Are You Listening to me?
Have you ever had the feeling that what you are sharing is falling on deaf ears? This is truly a growing reality and concern affecting all sectors of our society. In my role as a therapist and educator I encounter individuals on a daily basis from all walks of life who make the following statement: “I feel what I have to say doesn’t really matter at all.” This is all too often true in personal relationships as well as work related relationships, particularly between supervisors/managers and their team members. Good relationships require good communication and good communication starts with great listening skills.
I love how Susan Scott author of the best seller Fierce Conversations puts it: “Each conversation we have with our coworkers, customers, significant others, and children either enhances those relationships, flat-lines them, or takes them down. Given this, what words and what level of attention do you wish to bring to your conversations with the people most important to you?” (1)
Improving our listening skills involves a few simple basic steps. I have sized it down to four steps. The steps are easy; the discipline to follow through with them is where it gets a little challenging, but with some good old practice you can soon master the art of listening.
The first step is for you to start paying attention to how well or poorly you listen. This simply gives you a greater awareness of your own listening skills. Ask yourself these questions: How present am I in this conversation? How much do I value this person? What impact could the content of this conversation have on my relationships? The answers to these questions could significantly alter how personally invested you are in your conversations with people who matter to you.
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The second step to better listening skills involves what I call “the be in the moment step.” Drop everything! Don’t think of your answers, get defensive, finish the other person sentences, jump to conclusions or judge the content of what is being shared. Just listen – be in the moment. Focus and let the other person know they have your full attention. Most certainly avoid comparing what the person is sharing with one of your own “this reminds me of …” stories and please don’t offer advice unless asked. Another small tip – this is not the time to check your text messages!
The third step is best described as follow: Listen for more than words, concepts or ideas. Listen for passion, emotions, and convictions – the non-verbal. Pick up on the nuances of the tone of voice and body language. This is particularly important for managers/supervisors when listening to their employees. This purposeful attentiveness can truly invite unusual opportunities for your best moments of effective communication and leadership. Author and medical doctor David Posen states: “Exemplary leaders are good listeners: They are not only receptive to new and innovative ideas, but also to uncomfortable truths and dissenting voices in the company. This includes messages relating to high stress levels and pressure points in the organization.” (2)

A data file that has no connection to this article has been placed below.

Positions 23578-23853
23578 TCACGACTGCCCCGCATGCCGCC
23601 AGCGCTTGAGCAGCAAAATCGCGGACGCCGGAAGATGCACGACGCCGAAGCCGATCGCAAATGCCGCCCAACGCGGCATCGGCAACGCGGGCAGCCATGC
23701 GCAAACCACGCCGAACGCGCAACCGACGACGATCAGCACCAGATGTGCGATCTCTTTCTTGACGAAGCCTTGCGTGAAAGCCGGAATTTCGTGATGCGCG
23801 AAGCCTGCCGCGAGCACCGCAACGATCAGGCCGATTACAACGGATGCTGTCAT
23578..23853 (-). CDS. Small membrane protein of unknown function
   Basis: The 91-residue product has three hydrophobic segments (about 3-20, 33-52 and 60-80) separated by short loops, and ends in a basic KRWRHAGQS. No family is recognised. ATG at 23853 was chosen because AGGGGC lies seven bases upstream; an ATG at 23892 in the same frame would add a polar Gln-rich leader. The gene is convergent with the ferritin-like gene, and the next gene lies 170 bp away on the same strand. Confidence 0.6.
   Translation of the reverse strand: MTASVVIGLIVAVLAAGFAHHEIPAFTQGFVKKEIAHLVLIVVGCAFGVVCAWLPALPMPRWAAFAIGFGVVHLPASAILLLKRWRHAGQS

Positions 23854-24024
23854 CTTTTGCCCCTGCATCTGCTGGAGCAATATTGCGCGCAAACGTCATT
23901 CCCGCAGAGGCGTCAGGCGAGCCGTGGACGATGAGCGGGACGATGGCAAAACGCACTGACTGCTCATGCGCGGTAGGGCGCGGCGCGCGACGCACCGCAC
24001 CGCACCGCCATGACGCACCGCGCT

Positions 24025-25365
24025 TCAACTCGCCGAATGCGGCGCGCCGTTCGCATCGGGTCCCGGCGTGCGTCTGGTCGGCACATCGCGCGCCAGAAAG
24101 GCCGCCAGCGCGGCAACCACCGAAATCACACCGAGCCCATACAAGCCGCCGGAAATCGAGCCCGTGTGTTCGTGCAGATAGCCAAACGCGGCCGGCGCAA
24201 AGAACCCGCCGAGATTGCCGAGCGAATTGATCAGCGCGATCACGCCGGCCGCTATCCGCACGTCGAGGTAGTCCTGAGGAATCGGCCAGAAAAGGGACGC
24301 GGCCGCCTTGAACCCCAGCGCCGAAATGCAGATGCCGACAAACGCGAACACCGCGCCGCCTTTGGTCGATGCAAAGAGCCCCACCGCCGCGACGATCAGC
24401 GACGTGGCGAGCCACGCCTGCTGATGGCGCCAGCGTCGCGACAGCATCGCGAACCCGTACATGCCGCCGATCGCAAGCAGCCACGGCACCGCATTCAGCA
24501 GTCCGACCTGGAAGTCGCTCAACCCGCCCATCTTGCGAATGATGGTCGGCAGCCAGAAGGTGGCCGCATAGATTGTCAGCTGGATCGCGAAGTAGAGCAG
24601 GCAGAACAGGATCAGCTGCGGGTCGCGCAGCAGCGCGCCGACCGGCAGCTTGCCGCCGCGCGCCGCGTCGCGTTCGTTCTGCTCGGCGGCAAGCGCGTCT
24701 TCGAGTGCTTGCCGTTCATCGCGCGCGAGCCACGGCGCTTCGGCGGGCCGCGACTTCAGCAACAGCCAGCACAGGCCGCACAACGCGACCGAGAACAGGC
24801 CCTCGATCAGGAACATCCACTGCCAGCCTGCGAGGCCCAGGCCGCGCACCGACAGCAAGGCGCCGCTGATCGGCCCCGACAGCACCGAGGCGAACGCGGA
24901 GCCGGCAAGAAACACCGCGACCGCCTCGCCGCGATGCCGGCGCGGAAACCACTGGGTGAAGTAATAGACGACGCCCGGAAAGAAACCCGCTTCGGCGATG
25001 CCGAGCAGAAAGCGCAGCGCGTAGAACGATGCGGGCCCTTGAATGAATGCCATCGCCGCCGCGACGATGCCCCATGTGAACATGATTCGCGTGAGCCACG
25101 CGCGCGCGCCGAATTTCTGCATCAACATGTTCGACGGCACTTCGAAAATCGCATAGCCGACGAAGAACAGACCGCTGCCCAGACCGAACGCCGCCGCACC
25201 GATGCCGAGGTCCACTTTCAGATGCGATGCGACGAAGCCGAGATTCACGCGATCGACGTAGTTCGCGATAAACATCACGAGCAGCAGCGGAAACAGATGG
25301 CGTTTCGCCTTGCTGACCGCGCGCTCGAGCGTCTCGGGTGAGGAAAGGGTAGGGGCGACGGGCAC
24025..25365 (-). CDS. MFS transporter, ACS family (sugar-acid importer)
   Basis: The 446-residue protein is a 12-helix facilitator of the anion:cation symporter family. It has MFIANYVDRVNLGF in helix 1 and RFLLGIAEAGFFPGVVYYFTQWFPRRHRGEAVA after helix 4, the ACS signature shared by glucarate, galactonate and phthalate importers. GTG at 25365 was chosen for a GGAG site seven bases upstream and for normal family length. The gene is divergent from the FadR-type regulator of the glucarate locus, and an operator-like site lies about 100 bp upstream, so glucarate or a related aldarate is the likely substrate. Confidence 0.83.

And my fourth and final step: Engage with words that indicate you have been listening. Ask questions that will allow the person to elaborate. Convey an appropriate emotional response that lets the person know you are connecting to the content of what is being shared.
Now these steps can be turned in on yourself. Tune in to your own personal voice. Listening to your own personal inner voice is an invaluable exercise one needs to engage in on a regular basis. I call this listening for greater self-awareness, but that is a topic for another article.
Listening skills improve your self-confidence, polish your professional approach, and help nurture the relationships that matter to you.
Download and print free affirmations. Post them on your fridge, use as a bookmark, or paste in your personal journal as a reminder of your desire to improve your listening skills.
1. Susan Scott, 2002, Fierce Conversations: Achieving Success at Work and in Life One Conversation at a Time, p. 7
2. David Posen M.D. “Is Work Killing You: A Doctor’s Prescription for Treating Workplace Stress” p. 252